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DNR’s duty trumps agency’s own rules

What the court held

Case: Baer v. DNR, No. 2005AP668

Issue: Can the DNR bring an enforcement action pursuant to sec. 30.03(4)(a), even if none of the enumerated prerequisites in Wis. Admin. Code NR 326.02(2) are present?

Holding: Yes. The DNR cannot limit its statutory duties via agency rule.

Attorneys: For Appellant: Peterson, P. Philip, Madison; For Respondent: Fitzpatrick, Michael R., Janesville

The DNR can enforce actions against oversized piers, even if no one complains about them.

The Wisconsin Court of Appeals on Oct. 10 held that, notwithstanding agency rules to the contrary, the DNR’s obligation to protect the public trumps the rule.

Thomas and Michele Baer own lakefront property in Vilas County, and maintained two piers on the lake.

In November 1999, an agent from the Department of Natural Resources visited the area to inspect a boat shelter the Baers had built on their property. In the process of viewing the boat shelter, the agent observed that the piers exceeded the dimensions allowed by the DNR without a permit.

When the Baers failed to take action to reduce the size of the piers, the DNR commenced an enforcement action, pursuant to sec. 30.03(4)(a), which authorizes such an action, “[i]f the department learns of a possible violation of the statutes relating to navigable waters or a possible infringement of the public rights relating to navigable waters.”

An administrative law judge ordered that the piers be reduced in size. The Baers petitioned for judicial review, and Rock County Circuit Court Judge John W. Roethe vacated the orders, concluding that the DNR lacked authority to bring the action because a department employee first discovered the alleged pier violations on her own, rather than as a result of a third-party complaint or a request from the pier owner for information or a permit.

The DNR appealed, and the court of appeals reversed, in a decision by Judge David G. Deininger.

The court held that Sec. 30.03(4)(a) trumps the language of Wis. Admin. Code NR 326.02.

The administrative rule provides that the department can commence an enforcement action “only in response” to five circumstances, all involving complaints by other parties or actions by a pier owner.

The Baers argued that, therefore, the department may only apply ch. NR 326 under those enumerated circumstances, none of which were present in this case.

However, the court rejected the argument, concluding that the DNR has a statutory duty to take action if it believes a pier violates Chapter 30 of the state statutes.

The court quoted Clintonville Transfer Line, Inc. v. PSC, 248 Wis. 59, 70-71, 21 N.W.2d 5 (1945), for the rule that an agency may not enlarge or limit its own power: “The power to limit or prescribe the field of action of an administrative agency is the kind of legislative power that cannot be delegated.”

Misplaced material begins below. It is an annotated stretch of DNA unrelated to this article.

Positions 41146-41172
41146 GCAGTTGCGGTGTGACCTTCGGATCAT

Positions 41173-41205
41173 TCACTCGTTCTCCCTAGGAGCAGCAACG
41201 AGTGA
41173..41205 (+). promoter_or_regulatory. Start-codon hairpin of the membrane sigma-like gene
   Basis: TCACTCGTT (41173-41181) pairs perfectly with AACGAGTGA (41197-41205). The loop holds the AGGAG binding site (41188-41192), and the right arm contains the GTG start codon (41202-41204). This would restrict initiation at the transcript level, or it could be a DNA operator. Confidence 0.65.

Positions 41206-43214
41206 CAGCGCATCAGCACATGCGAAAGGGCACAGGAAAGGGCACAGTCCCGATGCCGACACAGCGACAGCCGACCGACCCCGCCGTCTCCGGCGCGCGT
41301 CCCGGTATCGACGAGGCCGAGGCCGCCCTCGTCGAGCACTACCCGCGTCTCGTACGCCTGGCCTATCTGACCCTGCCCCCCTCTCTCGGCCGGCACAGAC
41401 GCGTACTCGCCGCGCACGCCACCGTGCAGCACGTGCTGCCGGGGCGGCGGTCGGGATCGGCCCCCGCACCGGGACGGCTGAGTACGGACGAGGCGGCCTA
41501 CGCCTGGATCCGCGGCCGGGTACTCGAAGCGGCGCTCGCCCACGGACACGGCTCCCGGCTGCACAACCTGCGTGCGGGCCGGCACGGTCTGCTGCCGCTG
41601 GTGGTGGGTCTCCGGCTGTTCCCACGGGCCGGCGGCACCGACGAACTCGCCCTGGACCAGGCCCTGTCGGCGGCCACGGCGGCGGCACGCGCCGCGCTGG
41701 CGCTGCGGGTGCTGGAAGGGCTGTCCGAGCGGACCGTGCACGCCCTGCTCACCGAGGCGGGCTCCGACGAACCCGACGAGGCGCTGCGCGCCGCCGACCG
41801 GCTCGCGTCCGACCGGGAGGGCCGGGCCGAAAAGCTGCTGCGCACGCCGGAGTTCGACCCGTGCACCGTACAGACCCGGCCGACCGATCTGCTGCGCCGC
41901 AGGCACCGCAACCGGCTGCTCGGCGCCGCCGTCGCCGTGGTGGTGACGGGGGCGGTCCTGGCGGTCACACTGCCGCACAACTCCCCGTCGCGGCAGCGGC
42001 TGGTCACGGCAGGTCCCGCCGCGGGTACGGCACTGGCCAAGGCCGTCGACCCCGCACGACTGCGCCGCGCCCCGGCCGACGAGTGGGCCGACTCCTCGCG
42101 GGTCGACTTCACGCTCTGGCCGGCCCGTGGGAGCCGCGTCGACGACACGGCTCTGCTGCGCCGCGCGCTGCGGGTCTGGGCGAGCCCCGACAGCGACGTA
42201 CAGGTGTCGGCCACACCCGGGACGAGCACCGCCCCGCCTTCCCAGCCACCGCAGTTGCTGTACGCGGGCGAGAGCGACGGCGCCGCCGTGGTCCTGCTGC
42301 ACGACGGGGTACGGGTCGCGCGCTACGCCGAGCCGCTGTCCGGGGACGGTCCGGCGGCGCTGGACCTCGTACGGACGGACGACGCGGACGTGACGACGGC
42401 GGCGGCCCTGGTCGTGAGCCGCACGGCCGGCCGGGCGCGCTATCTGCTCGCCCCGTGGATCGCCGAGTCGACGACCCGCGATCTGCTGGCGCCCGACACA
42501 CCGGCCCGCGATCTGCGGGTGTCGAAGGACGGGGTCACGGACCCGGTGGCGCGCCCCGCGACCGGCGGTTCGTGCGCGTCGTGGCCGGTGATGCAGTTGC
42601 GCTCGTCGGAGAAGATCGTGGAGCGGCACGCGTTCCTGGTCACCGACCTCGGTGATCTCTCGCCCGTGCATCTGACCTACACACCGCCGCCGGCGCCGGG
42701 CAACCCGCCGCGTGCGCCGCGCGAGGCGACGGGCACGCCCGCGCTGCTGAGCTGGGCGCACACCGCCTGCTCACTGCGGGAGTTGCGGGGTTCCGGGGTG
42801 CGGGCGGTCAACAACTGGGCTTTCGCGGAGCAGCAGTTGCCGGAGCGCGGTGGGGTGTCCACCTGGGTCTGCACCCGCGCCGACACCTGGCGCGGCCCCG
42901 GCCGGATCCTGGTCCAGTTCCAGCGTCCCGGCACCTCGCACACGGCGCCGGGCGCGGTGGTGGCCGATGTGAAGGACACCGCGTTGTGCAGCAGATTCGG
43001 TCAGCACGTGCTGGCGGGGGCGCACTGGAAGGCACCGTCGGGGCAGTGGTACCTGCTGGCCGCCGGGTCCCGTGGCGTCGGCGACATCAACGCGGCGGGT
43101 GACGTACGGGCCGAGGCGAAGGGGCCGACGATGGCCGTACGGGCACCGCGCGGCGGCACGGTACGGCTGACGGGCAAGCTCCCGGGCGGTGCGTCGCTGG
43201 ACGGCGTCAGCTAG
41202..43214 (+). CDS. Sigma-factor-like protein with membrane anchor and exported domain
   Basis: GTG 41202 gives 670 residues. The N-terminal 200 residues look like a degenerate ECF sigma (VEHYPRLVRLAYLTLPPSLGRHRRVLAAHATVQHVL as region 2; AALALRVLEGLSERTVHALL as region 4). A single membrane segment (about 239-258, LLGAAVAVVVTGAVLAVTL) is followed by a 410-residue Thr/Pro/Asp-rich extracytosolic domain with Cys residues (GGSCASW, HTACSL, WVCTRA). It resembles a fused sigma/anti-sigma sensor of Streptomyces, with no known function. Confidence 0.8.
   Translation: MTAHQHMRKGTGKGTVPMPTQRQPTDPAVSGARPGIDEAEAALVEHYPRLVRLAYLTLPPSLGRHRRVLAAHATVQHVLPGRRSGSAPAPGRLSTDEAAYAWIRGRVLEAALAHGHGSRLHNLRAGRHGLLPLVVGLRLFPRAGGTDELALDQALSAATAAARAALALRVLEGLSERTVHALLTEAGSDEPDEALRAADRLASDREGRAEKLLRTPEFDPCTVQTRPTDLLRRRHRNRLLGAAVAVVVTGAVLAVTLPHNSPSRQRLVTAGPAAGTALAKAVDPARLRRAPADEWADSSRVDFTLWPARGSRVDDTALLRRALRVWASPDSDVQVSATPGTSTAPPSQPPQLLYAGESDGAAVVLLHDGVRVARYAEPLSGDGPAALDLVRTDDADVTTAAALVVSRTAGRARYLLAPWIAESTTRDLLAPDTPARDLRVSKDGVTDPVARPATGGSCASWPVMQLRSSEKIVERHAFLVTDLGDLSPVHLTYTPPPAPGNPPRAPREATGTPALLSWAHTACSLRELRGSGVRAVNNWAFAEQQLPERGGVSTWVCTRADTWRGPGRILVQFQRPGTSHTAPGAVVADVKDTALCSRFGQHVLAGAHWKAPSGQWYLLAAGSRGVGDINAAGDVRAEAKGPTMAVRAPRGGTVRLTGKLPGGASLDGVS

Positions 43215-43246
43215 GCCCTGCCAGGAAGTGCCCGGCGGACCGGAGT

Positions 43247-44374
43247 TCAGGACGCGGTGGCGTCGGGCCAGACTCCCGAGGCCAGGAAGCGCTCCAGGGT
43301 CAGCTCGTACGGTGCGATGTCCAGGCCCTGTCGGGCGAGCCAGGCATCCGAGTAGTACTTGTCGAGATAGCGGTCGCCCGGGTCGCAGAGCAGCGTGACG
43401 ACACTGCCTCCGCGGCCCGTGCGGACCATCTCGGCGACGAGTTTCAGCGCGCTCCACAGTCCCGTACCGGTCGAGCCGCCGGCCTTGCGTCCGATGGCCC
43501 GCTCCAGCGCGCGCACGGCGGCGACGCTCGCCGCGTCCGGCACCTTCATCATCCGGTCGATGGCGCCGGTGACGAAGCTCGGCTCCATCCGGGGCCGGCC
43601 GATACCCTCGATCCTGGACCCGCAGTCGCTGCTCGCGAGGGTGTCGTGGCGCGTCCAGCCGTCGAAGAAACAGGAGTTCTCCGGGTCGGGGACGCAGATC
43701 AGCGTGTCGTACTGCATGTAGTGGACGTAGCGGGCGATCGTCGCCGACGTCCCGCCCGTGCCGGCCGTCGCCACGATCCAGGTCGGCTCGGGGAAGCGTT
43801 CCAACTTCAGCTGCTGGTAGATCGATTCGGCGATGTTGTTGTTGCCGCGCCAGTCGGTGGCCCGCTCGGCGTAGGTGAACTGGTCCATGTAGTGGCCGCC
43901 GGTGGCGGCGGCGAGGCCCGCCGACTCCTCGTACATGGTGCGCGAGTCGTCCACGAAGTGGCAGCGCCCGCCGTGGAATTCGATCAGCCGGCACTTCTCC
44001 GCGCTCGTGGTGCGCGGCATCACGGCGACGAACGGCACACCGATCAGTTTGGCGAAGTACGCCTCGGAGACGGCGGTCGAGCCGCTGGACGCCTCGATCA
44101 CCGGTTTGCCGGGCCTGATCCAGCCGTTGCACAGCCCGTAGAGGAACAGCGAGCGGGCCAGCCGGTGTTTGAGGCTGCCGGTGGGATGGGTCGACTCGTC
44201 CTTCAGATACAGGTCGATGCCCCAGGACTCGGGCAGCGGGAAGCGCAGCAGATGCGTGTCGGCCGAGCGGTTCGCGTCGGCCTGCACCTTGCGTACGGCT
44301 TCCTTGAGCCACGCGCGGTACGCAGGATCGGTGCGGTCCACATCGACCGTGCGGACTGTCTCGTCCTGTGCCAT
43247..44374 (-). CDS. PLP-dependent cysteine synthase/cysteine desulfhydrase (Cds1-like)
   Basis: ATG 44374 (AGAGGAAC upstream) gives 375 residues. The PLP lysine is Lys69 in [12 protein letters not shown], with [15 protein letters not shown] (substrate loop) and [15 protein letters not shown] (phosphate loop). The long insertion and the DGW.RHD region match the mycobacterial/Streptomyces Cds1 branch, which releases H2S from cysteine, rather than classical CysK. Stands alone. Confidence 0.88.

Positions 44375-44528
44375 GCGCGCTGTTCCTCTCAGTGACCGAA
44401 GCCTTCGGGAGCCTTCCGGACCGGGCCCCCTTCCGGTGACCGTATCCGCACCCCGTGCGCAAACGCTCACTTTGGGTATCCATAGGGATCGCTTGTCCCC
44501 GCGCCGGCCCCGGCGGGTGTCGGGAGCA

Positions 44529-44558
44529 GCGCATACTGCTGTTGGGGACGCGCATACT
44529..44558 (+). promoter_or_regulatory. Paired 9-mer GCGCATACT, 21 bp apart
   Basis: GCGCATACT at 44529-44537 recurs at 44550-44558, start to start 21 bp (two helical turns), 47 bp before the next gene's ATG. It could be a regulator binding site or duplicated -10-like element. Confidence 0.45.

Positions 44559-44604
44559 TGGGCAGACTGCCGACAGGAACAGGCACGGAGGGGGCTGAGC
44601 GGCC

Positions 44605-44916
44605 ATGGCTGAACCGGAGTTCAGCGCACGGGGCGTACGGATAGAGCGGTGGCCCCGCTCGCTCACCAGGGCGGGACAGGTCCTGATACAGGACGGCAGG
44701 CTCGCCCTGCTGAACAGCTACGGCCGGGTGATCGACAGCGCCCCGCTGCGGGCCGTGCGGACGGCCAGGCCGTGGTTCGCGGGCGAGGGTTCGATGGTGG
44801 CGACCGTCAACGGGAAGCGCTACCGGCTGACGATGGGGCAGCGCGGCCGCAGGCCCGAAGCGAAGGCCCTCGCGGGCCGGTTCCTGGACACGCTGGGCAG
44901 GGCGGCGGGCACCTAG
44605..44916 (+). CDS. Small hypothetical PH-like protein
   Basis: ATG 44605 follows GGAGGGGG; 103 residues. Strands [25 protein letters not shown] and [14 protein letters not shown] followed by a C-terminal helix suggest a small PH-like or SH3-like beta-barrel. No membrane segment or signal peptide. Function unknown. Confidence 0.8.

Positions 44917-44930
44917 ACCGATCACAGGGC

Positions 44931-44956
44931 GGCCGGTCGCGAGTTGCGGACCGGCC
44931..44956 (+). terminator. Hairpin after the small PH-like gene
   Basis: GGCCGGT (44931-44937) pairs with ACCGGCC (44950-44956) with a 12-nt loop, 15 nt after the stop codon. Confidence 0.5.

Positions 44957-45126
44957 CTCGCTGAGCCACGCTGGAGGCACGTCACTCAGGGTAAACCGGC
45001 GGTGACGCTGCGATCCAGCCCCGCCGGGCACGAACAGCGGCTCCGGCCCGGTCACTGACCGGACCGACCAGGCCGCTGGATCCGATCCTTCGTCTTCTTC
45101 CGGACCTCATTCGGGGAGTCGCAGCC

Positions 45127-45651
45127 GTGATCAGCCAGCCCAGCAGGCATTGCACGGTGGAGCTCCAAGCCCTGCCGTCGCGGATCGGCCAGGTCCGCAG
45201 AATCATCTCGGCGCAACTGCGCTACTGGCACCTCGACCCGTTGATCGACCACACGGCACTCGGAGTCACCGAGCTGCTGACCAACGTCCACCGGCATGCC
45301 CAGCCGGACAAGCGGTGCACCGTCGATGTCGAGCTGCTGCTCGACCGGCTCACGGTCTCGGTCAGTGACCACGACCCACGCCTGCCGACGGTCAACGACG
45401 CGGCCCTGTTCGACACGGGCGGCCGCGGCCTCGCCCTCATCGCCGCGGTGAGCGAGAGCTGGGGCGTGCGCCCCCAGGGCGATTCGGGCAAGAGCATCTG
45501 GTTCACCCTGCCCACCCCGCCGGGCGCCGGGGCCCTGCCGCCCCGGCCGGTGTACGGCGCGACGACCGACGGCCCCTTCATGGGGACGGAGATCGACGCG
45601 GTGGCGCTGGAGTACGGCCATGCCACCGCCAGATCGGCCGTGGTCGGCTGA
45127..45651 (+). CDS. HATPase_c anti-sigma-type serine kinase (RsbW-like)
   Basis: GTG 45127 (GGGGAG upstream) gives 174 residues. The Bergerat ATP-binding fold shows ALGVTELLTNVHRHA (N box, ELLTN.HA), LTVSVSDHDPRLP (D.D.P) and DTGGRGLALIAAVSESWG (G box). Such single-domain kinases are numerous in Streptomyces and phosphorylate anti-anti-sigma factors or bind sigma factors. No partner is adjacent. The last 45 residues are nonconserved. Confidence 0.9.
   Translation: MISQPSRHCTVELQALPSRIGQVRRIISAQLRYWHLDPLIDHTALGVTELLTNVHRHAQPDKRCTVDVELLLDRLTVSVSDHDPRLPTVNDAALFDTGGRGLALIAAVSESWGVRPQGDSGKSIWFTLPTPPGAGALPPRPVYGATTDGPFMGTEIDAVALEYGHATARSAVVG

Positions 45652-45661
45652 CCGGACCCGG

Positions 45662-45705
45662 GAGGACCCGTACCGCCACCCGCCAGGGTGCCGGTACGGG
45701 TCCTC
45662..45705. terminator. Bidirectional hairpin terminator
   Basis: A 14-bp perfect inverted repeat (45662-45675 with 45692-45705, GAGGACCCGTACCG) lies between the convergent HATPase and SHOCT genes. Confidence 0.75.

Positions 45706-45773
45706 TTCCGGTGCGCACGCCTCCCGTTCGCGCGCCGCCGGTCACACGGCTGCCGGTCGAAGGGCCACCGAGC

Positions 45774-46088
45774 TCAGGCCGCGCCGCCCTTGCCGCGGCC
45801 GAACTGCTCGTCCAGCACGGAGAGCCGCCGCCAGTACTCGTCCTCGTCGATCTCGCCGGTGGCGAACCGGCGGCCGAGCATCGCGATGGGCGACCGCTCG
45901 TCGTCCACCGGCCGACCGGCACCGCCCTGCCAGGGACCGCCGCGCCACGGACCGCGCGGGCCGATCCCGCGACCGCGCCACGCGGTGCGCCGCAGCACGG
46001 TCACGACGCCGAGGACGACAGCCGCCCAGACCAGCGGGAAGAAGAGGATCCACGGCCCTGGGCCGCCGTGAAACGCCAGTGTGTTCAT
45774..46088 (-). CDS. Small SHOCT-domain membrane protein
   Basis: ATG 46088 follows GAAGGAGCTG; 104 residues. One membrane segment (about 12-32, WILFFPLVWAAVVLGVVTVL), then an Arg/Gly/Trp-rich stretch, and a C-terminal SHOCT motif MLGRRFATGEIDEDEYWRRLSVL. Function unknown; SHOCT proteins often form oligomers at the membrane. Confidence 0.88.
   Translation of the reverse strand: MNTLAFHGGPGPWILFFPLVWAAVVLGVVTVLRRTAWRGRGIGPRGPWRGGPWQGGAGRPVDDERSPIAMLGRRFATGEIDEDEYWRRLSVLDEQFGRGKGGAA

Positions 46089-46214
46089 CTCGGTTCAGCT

The court concluded, “The Baers’ proffered interpretation of Wis. Admin. Code NR 326.02(2) violates the principle enunciated in Clintonville Transfer because the rule would then constitute an attempt by the Department to ‘limit or prescribe [its] field of action,’ something only the legislature is empowered to do.”

The Baers argued that, because the Leg-islature has taken no action in regards to the DNR’s rule, therefore the Legislature has endorsed the rule.

The Baers relied on a footnote in the case of Wisconsin Citizens Concerned for Cranes and Doves v. DNR, 2003 WI App 76, par. 15, n.5, 263 Wis. 2d 370, 661 N.W.2d 858, where the court concluded it should look beyond the text of the authorizing statute, because the Legislature held hearings on a rule, yet took no action to prevent its promulgation.

However, the court found Cranes and Doves distinguishable, noting, “our discussion in Cranes and Doves was premised in large measure on the notoriety of the mourning dove hunting issue. There was simply no question that the legislature was acutely aware of the Department’s rule establishing an open season for hunting the birds.”

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Case Analysis

The Baers, however, presented no similar evidence that the Legislature was even aware of sec. NR 362.02.

The court added, “it is at least equally plausible, if not more so, that if the legislature had been broadly aware of the provisions of sec. NR 326.02(2), it shared the Department’s interpretation that the rule does not purport to limit the Depart-ment’s enforcement authority under sec. 30.03(4).”

The Baers also emphasized that sec. 30.02(4) repeatedly uses the term “may” in referring to the DNR’s authority to bring an enforcement action. Thus, they argued that the Legislature has empowered the DNR to limit its exercise of enforcement authority.

Rejecting the argument, the court concluded, “A far more reasonable reading of ‘may proceed’ in sec. 30.03(4) is that the legislature intended to imbue the Department with a degree of prosecutorial discretion by permitting it, in individual cases, to achieve compliance with Wis. Stat. Ch. 30 by means other than administrative enforcement actions.”

Accordingly, the court held that sec. 326.02(2) does not preclude the DNR from commencing administrative actions based its own observations, and reversed.

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